I’ve recently been discussing the fascinating experimental research from MIT detailing the almost unbelievable changes observed in mice when supplemented with probiotic species Lactobacillus reuteri (strain ATCC PTA 6475). Mice developed thicker more luxuriant fur, thicker dermal layers of the skin and thicker overall skin, and increased testosterone levels, as well as dramatically increased skin collagen deposition and doubled oxytocin blood levels. Both the range of changes and their magnitude are jaw-dropping.
I’ve therefore been playing around with the idea of supplementing higher intakes of L. reuteri of various strains. Most commercial preparations of this species provide 100 million to a few billion CFUs. We all know that the stated amount on the label may or may not accurately reflect the real CFU counts at time of ingestion. Even though Lactobacilli species in general are able to survive stomach and bile acids, there is likely at least some attrition on ingestion.
In an effort to increase bacterial counts, I therefore used the method of “feeding” these lactose-fermenting species with a prebiotic fiber, inulin. For instance, I fermented one quart of organic half-and-half with 5 billion CFUs of L. reuteri (NCIMB 30242; LifeExtension) and one tablespoon of inulin. (In other words, I used L. reuteri, rather than a commercial starter culture or live culture yogurt, to ferment the lactose.) After 36 hours of fermentation at around 110 degrees F (in my oven heated for around 60-90 seconds every 4 hours or so), I had an ultra-thick yogurt with no perceptible taste difference from conventionally produced yogurt. I did not perform a formal CFU count but, given the extraordinary thickness of the final product compared to the liquid starting form, it is likely that there are hundreds of billions, perhaps trillions, of CFUs in this final product. And it is delicious and wonderfully filling.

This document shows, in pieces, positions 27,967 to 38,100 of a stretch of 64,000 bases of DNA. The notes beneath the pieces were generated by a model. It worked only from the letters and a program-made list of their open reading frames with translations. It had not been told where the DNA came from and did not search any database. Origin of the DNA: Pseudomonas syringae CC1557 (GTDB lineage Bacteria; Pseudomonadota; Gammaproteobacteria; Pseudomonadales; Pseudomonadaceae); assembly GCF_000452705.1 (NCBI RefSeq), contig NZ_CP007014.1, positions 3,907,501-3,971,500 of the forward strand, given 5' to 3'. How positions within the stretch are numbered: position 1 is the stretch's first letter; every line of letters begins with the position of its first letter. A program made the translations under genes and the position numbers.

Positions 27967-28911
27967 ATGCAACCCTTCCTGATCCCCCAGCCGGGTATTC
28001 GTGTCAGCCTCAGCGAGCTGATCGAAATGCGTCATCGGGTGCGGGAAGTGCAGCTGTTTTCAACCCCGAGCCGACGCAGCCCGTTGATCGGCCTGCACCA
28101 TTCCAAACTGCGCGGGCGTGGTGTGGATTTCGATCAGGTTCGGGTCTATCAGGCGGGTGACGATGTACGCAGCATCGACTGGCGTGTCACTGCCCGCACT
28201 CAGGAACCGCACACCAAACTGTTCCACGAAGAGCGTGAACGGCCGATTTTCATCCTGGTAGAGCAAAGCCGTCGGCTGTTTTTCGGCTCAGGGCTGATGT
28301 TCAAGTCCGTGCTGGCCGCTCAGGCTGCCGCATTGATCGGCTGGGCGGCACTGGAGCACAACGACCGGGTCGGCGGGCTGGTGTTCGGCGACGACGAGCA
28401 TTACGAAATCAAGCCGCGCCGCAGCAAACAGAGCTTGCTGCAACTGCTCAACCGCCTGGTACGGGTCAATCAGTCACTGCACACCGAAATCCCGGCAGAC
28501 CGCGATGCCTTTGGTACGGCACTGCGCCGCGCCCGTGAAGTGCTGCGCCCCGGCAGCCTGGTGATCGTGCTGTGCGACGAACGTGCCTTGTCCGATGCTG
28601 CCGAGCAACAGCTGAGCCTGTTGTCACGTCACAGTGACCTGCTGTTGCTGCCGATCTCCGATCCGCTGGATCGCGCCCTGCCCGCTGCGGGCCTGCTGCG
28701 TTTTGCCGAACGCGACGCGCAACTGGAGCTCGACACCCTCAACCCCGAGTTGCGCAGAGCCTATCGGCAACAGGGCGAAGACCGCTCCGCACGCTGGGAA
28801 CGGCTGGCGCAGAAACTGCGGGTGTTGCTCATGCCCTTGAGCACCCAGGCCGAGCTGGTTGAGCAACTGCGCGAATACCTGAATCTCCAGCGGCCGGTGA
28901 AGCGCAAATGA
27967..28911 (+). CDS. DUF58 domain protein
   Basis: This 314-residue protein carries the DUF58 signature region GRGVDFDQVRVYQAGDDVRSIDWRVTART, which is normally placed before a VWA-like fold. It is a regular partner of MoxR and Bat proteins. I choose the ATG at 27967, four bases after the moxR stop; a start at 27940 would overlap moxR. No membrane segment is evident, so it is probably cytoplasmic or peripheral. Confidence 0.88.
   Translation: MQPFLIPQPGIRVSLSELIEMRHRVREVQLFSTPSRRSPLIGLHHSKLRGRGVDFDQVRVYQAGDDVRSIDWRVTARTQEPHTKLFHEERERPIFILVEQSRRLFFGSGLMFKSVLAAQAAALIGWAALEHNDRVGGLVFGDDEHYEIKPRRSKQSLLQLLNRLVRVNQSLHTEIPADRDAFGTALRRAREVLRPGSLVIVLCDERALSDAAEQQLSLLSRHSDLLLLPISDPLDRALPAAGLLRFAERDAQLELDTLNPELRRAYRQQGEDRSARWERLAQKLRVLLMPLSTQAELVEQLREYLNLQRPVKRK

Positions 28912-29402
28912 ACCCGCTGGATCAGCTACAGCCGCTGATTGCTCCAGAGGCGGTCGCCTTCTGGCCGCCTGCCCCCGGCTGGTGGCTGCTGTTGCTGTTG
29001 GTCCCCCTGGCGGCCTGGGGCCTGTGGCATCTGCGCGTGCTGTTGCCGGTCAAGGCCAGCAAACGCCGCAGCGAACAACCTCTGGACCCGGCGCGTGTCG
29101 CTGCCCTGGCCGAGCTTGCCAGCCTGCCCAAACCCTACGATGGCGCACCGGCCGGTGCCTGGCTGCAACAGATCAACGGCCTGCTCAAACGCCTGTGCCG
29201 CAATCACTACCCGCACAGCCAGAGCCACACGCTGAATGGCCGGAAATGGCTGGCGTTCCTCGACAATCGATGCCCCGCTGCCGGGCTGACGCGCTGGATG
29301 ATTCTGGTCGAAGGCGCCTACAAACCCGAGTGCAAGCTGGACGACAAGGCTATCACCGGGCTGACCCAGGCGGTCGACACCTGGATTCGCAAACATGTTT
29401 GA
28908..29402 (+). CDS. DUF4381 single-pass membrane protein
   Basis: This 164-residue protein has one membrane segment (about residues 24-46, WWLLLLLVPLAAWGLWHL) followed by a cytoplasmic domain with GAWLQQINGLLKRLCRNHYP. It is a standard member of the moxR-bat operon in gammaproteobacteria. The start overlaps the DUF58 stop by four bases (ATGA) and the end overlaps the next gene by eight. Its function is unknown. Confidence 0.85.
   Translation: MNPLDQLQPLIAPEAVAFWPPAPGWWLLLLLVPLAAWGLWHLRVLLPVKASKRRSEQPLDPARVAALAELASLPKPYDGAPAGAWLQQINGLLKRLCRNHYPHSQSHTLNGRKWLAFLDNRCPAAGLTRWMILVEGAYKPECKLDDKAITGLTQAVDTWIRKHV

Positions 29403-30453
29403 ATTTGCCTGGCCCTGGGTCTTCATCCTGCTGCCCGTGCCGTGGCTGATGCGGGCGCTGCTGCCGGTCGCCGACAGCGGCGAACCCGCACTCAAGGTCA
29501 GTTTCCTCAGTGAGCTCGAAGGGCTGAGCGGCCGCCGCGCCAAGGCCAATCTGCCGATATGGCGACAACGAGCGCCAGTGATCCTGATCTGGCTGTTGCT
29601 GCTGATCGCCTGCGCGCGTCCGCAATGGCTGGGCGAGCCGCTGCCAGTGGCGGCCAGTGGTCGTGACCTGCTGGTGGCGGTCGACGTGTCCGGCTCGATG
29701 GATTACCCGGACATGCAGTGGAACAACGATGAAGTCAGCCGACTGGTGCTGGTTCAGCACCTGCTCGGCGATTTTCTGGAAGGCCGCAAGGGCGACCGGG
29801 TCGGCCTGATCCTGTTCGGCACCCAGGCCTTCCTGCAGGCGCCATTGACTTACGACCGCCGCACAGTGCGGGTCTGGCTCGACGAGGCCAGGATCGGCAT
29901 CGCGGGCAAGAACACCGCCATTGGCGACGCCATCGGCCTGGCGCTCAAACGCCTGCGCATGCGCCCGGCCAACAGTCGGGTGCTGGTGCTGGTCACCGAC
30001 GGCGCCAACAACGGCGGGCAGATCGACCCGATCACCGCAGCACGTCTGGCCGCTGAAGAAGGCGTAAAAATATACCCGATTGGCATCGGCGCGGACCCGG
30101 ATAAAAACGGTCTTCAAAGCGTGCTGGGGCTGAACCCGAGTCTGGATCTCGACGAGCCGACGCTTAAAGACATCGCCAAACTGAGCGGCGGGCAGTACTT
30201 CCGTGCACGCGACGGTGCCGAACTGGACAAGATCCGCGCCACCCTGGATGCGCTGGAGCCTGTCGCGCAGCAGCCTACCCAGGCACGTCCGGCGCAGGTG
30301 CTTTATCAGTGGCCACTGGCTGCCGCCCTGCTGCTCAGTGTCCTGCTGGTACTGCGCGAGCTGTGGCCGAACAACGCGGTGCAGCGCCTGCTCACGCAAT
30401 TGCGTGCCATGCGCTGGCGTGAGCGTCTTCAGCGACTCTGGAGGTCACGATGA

An uncertainty: If you try this method with a probiotic of mixed composition, since most commercial products are combinations of various Lactobacillus, Bifidobacteria, and other species, there may be shifts in the relative counts of each species as they compete for the lactose. But you should nonetheless end up with an end-product with dramatically increased probiotic bacterial counts.
This is also a way to save money. As you know, probiotics can be quite pricey, not uncommonly costing around $40 per month. By growing your own probiotics, you can even skip taking your capsule probiotics for several days at a time and substitute your probiotic-cultivated yogurt.
To keep the inulin from becoming a solid and failing to nourish the bacteria (which it tends to do), start your yogurt by taking only one tablespoon of starting liquid (e.g., half-and-half) and adding the probiotic organisms (removed from their capsule) and inulin and stir to make a slurry. Then add the remaining volume of liquid and stir.